As the Bay Area’s summer surge in coronavirus case rates began to taper off in September, some private schools started to reopen for in-person instruction. But Alani Wilson, a freshman at Oakland High School, was one of 36,000 Oakland Unified School District students learning from home, indefinitely.
Meanwhile, fire season was bearing down on California. Oaklanders and other Bay Area residents woke up on Sept. 9 to burnt orange skies, a result of wildfire smoke rising high in the sky and blocking out the sun. Wilson remembers learning about the odd day after scrolling through Instagram that morning. She and her friends started making jokes about it, but the mood turned serious when they learned one of the fires in Southern California had been sparked by a “smoke-generating pyrotechnic device” at a gender-reveal party in San Bernardino County.
“All this for a gender reveal?” she said.
Over the next few days, the air quality worsened in Oakland, and Wilson, who has asthma, wasn’t allowed to leave the house. During the day, she’d look out the window and see ash and debris on cars and covering the ground. At night, Wilson woke up in coughing fits.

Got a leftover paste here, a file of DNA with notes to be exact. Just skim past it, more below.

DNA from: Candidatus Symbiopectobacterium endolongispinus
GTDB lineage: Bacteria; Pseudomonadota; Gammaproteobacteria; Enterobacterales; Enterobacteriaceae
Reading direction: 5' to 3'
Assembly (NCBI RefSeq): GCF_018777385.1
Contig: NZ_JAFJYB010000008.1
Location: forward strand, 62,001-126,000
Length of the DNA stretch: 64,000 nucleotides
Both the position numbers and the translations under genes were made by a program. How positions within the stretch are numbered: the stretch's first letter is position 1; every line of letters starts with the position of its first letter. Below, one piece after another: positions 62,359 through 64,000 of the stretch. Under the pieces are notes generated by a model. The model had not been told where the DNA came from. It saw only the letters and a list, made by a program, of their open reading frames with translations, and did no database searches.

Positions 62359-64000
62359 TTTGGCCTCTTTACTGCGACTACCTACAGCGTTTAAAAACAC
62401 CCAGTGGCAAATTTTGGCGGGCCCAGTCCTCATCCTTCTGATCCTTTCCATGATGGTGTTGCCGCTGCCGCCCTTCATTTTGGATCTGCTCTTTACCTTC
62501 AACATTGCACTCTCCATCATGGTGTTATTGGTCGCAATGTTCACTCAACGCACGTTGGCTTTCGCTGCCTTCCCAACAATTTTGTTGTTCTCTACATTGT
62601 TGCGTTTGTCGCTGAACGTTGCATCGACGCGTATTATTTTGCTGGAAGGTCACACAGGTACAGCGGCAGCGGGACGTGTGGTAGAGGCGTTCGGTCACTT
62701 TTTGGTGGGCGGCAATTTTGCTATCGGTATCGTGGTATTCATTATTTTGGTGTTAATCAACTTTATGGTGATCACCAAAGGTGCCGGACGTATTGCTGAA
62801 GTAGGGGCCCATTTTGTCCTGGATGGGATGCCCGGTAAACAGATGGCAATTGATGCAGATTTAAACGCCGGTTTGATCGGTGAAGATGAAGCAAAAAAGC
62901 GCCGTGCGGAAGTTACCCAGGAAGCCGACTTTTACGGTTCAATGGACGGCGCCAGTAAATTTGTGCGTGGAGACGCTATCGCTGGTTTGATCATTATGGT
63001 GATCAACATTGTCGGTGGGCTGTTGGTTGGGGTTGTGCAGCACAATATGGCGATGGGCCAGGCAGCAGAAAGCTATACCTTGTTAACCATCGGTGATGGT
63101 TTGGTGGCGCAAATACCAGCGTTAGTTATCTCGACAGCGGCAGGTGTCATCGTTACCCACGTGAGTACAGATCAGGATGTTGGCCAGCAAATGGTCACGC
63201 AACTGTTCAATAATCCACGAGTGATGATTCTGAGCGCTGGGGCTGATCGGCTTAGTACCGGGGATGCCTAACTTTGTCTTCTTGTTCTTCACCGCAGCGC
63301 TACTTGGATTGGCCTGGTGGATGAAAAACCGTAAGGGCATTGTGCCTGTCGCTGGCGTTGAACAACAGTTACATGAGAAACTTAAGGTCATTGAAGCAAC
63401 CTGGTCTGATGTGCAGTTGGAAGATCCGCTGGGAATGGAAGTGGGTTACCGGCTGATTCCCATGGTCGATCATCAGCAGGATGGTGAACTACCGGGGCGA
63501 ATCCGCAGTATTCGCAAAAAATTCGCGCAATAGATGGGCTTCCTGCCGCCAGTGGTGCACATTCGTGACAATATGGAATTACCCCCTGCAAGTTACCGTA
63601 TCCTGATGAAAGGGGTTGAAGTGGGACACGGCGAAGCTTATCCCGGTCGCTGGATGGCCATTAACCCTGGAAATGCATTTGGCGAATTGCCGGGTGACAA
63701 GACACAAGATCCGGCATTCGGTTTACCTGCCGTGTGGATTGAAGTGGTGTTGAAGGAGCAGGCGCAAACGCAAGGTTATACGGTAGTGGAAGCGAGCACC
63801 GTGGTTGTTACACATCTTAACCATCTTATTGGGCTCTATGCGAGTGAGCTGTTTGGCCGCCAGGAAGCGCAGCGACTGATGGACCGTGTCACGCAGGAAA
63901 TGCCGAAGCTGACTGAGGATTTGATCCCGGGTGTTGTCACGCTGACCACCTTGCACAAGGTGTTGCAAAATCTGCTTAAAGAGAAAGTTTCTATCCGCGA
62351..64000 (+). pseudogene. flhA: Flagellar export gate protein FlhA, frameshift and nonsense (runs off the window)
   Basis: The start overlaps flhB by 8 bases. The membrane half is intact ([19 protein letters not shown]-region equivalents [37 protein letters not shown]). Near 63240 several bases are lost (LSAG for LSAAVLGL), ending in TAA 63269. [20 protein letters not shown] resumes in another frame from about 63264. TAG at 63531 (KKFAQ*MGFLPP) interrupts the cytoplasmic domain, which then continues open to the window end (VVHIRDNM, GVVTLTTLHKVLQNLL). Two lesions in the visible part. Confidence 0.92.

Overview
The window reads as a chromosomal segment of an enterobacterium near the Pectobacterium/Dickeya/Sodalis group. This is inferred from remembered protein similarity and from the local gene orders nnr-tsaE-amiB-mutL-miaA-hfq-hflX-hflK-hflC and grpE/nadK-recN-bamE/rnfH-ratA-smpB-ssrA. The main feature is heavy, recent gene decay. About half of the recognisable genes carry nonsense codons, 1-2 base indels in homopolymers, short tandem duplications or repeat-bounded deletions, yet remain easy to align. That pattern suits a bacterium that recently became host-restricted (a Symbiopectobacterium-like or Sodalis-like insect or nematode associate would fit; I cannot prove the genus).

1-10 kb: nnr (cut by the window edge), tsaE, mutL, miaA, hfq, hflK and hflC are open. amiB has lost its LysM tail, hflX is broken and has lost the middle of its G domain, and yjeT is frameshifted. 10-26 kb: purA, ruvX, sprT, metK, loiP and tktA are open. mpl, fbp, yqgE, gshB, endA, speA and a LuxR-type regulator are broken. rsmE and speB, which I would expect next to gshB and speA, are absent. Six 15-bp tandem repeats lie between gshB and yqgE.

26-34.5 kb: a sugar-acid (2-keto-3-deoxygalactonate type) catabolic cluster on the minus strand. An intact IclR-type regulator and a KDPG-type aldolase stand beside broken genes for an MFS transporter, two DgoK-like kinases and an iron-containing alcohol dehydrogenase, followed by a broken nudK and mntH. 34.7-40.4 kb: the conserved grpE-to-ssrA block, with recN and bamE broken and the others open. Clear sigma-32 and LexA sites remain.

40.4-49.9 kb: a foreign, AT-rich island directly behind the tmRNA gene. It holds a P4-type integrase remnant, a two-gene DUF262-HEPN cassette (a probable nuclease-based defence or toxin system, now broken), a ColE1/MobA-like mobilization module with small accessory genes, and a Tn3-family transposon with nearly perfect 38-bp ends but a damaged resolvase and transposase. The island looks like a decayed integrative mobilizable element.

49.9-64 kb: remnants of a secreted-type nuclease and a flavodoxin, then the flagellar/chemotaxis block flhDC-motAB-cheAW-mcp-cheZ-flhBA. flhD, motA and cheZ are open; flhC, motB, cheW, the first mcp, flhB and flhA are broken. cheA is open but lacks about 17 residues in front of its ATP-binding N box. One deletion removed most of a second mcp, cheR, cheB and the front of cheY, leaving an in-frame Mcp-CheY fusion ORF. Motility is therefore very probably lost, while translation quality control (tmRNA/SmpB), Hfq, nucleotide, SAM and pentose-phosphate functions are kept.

A month into the school year, Wilson was still trying to get into a rhythm with her Zoom classes. She had language arts, math, computer science, American history, and an advisory period for checking in with her teacher. Wilson was living at home with her mom, aunt, younger sister, and older cousin, and the three kids shared a single desktop computer.
“We didn’t have a schedule. It was just random,” the 15-year-old said. “Like ‘Can you get off the computer now because I have this class?’ Or, ‘Could you hurry up because my work is late?”
Wilson often had to log off of her cousin’s Google account when it was time for her own classes, or help her sister, a fourth grader, get set up for hers.